In a “no deal” outcome of the negotiations between the EU and UK the EU Regulations responsible for this regulatory system no longer apply in the UK.  Now, I have assumed that the technical content of these regulations will be adopted lock-stock and barrel into UK law.  Thus, the situation may be that the UK will not change any aspect of the rules and procedures for the issuance of a certificate on the day after Brexit.

The significant difference that arises is that the certificate issued will be a National certificate and not a European one.  Thus, it will not be automatically mutually accepted by EU Member States.  For existing certificates, the UK may choose to adopt all those that exist at the time of change.  Nevertheless, each one of these would need to be accepted as a UK National certificate.

The European system does validate certificates from “third countries” but this is usually done under the framework of a working arrangement or a Bilateral Aviation Safety Agreement (BASA).  If no such arrangement or agreement exists, then either there’s no recognition or an ad-hoc grandfathering of privileges might prevail.  Such ad-hoc measure might be time limited and contingent upon the conduct of an audit.

In any event the movement of aircraft and related products, parts and appliances between the UK and EU Member States will not be as free as it is now.   In the extreme worst case “no deal” there will be no movement.   This would be commercially catastrophic for all sides.

Speculating about ad-hoc or emergency measure is difficult.  One analogy that could shed light is that of the position of Turkey.  In 2009, the Joint Aviation Authorities (JAA) was disbanded.  Non-EU members of the JAA like; Norway, Iceland, Switzerland and Liechtenstein joined the European system.  Turkey did not.  There is a working arrangement between the EASA and Turkish DGAC[1] but it is limited.   Relationships like these are subject to continuing negotiations which are not without frustration.



Brexit & Aviation 24

Like it or not, the holiday season will end.  Facts are incontrovertible.  The UK and EU have just a few months to finish a Withdrawal Agreement.  This is to allow for scrutiny and ratification in both the UK and the EU’s 27 Member States.  A Withdrawal Agreement must be signed in October and that’s just days away.

Let’s look at one more civil aviation issue.  The continuing airworthiness of a civil aircraft is dependent on the exchange of information between authorities and organisations across the globe.  This is flow of information is practically improved if working arrangements or bilateral agreements exist between Countries.  These are built on mutual interest, trust and a long-established familiarity with each other’s regulatory systems.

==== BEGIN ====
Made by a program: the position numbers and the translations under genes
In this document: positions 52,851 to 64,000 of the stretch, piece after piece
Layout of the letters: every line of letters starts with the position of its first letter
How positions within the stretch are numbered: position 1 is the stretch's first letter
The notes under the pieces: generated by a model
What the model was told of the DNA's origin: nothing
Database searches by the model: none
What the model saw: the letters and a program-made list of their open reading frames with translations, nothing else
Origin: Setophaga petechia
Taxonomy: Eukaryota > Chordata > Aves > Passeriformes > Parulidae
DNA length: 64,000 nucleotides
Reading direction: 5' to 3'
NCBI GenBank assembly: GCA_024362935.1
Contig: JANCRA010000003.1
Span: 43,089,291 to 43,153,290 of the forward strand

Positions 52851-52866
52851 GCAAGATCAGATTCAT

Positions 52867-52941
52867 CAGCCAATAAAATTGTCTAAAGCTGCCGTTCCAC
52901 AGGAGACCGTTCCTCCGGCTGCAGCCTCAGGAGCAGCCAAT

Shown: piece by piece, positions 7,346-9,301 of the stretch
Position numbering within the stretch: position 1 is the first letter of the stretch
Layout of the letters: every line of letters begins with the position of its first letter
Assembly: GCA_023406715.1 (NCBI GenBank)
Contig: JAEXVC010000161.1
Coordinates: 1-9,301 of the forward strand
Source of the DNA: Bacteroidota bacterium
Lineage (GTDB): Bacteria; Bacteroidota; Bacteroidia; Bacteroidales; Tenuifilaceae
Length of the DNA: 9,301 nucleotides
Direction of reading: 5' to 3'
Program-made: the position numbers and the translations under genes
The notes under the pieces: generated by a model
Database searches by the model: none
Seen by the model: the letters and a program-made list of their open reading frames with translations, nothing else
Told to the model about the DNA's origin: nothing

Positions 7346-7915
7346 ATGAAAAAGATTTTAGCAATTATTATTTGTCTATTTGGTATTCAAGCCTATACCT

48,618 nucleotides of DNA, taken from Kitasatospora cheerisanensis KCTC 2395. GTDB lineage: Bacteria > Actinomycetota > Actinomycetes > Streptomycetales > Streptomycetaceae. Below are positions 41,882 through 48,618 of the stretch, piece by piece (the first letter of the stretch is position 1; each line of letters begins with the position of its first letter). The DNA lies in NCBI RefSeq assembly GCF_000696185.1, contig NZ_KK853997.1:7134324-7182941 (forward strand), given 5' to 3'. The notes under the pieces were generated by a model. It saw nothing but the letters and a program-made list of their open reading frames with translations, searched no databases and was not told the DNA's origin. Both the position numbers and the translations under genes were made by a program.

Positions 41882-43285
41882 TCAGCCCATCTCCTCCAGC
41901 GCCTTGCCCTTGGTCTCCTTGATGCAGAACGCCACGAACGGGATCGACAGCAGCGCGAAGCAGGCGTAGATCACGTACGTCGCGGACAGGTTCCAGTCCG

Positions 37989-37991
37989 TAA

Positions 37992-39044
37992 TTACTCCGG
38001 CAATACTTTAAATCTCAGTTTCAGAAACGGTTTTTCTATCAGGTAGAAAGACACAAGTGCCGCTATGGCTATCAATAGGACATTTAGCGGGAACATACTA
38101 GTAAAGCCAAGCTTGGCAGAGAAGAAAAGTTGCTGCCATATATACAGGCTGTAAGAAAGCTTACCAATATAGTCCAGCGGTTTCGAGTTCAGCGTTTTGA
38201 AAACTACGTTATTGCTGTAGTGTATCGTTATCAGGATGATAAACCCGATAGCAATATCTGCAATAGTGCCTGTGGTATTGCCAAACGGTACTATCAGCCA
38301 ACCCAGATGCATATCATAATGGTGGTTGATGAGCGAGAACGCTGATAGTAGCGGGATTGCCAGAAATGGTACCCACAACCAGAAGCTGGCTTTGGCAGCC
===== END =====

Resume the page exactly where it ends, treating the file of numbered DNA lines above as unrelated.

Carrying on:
Yes, the duties of Countries under their obligations as signatories of the Convention on International Civil Aviation, dated 7th December 1944 (known as the “Chicago Convention”) exist but these are the basics and even then, those basics are often given scant regard.

In the 1970s, some European civil aviation authorities started to co-operate to produce common “Joint Airworthiness Requirements.”  Even before the 1990 Cyprus arrangement[1] in Europe, both the US and European authorities had been working to harmonise rules and reduce duplication of regulatory activities.

Today, a mature EU-US bilateral is in place.  So, if a British manufacture wishes to export an aviation product to the US it can do so with relative ease.  As per Subpart G 21.A.163 of Commission Regulation 748/2012, the holder of a production organisation approval may issue authorised release certificates (EASA Form 1) without further showing.   That EASA Form 1 is then recognised in the US.

The Treaty’s Article 50 clock stops at the end of March 2019.  It’s reasonable to ask the question; what Authorised Release Certificate will be used in the UK after that date and will it be recognised?

Anyone know?

All the loud yah-boo politics, so loved of Westminster, doesn’t offer an answer.


NOTE 1: The EASA Authorised Release Certificate is known as the EASA Form 1.

NOTE 2: The FAA Authorised Release Certificate is known as the FAA Form 8130 -3, Airworthiness Approval Tag[2].



[2] Reference:  FAA Order 8130.21H—Published August 1, 2013, Effective February 1, 2014.